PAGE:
Newsletter N°146, Political Prisioners in Venezuela

UN Expert Arrives in Venezuela to Evaluate Humanitarian Crisis

November 28, 2017

An official from the United Nations arrived in Venezuela this week to evaluate the country’s human rights situation.

Alfred de Zayas plans to stay in the country between Monday, November 27 and December 5 during his first official trip to Latin America. He will visit Ecuador afterward to gather information about regional trade cooperation, governance, social protection and human rights.

Zayas said he is visiting Venezuela to “listen to the government and the opposition” about the political, social and economic crisis that is occurring in the region. Read more

Venezuelan Opposition to Dialogue with Government with Civil Society Reps

November 28, 2017

Venezuela’s MUD opposition alliance will attend the next negotiation session with the Nicolas Maduro government on Dec. 1-2 with a delegation headed by Parliamentary president Julio Borges and including representatives of economic sectors and civil society.

MUD made the announcement of the expended negotiating committee on Monday at a Caracas press conference at which Borges reaffirmed that the opening of a humanitarian channel to allow the shipment of medicines and food and a change in the composition of the Electoral Council will be the central issues to be discussed.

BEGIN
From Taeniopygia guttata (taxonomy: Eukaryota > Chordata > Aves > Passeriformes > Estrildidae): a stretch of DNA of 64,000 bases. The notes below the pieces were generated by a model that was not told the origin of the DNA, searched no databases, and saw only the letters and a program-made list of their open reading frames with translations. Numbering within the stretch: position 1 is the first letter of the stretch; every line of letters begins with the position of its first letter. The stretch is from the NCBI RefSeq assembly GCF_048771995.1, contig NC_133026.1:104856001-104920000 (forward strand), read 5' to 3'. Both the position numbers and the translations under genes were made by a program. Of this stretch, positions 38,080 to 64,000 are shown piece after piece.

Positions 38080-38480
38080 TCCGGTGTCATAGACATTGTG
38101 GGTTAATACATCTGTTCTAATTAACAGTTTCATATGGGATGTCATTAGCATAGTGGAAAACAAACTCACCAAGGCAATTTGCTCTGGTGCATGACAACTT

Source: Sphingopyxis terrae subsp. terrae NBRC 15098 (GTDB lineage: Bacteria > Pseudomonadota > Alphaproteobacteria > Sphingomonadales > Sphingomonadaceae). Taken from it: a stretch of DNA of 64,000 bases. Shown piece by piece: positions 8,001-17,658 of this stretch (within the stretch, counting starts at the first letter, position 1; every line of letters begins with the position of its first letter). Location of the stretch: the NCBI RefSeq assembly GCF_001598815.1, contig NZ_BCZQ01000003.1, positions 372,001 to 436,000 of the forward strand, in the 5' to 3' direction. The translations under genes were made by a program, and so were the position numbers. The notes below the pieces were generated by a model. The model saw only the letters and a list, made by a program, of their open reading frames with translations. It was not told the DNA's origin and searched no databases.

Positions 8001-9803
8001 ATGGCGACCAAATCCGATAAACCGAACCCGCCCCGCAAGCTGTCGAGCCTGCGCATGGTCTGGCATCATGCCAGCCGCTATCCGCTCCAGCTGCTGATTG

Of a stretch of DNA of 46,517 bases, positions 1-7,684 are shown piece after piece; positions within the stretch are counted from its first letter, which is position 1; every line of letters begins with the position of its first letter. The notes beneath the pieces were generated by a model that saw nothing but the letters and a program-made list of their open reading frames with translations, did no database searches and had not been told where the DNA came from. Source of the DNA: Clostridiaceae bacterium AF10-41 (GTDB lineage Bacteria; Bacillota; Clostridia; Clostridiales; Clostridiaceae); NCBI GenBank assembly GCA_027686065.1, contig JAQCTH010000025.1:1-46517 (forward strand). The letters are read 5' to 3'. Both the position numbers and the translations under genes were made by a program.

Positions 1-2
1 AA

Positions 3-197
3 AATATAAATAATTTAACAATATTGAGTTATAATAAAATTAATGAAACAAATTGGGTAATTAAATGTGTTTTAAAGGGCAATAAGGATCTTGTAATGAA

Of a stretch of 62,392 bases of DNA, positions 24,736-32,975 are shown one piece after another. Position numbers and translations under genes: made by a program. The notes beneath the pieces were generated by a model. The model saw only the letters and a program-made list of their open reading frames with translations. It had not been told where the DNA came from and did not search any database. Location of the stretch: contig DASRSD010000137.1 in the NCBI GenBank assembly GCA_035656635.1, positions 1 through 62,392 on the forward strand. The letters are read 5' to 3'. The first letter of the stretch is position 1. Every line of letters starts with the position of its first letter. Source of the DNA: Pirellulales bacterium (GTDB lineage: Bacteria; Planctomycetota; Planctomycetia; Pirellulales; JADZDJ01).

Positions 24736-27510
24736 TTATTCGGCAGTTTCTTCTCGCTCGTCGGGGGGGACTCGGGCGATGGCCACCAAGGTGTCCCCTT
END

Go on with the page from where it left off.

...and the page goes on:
The release of imprisoned opposition members that MUD and international entities consider to be “political prisoners,” and the restoration of certain constitutional powers to Parliament after they were removed from it after the opposition’s victory in the December 2015 legislative elections are other demands that will be on the table. Read more

Venezuela: Hunger by Default


November 23, 2017

What happened?  On 14 November, credit ratings agencies declared Venezuela in partial default on its foreign debt, after the country failed to meet a $200 million payment to bondholders.

Why did it happen?  Economic mismanagement and corruption have reduced Venezuela’s foreign currency reserves to under $10 billion. Its dollar earnings have fallen dramatically due to a sharp decline in the oil price. Heavily dependent on imports, it must also pay billions every year to service huge liabilities, acquired at very high interest rates, during the oil boom.

Why does it matter?  The Venezuelan economy is in free-fall amid a protracted political crisis, which saw dozens killed on the streets earlier this year. It faces a likely presidential election in 2018. A full-blown default could add an escalating humanitarian emergency to this economic and political crisis. Read more

Venezuela Opposition Says It Has Moral Obligation to Free Political Prisoners

November 24, 2017

Just 20 days after his release from prison, Venezuelan opposition member Yon Goicoechea launched his electoral campaign.

He was locked up for more than a year and now speaks independently within a divided opposition, which he says has the moral obligation to make every effort to free political prisoners.

This Venezuelan attorney, 33, left the cells of the Bolivarian Intelligence Service (Sebin) last Nov. 3, after almost 15 months behind bars, with the intention and on the condition that he run for mayor in the municipal elections to be held next Dec. 10. Read more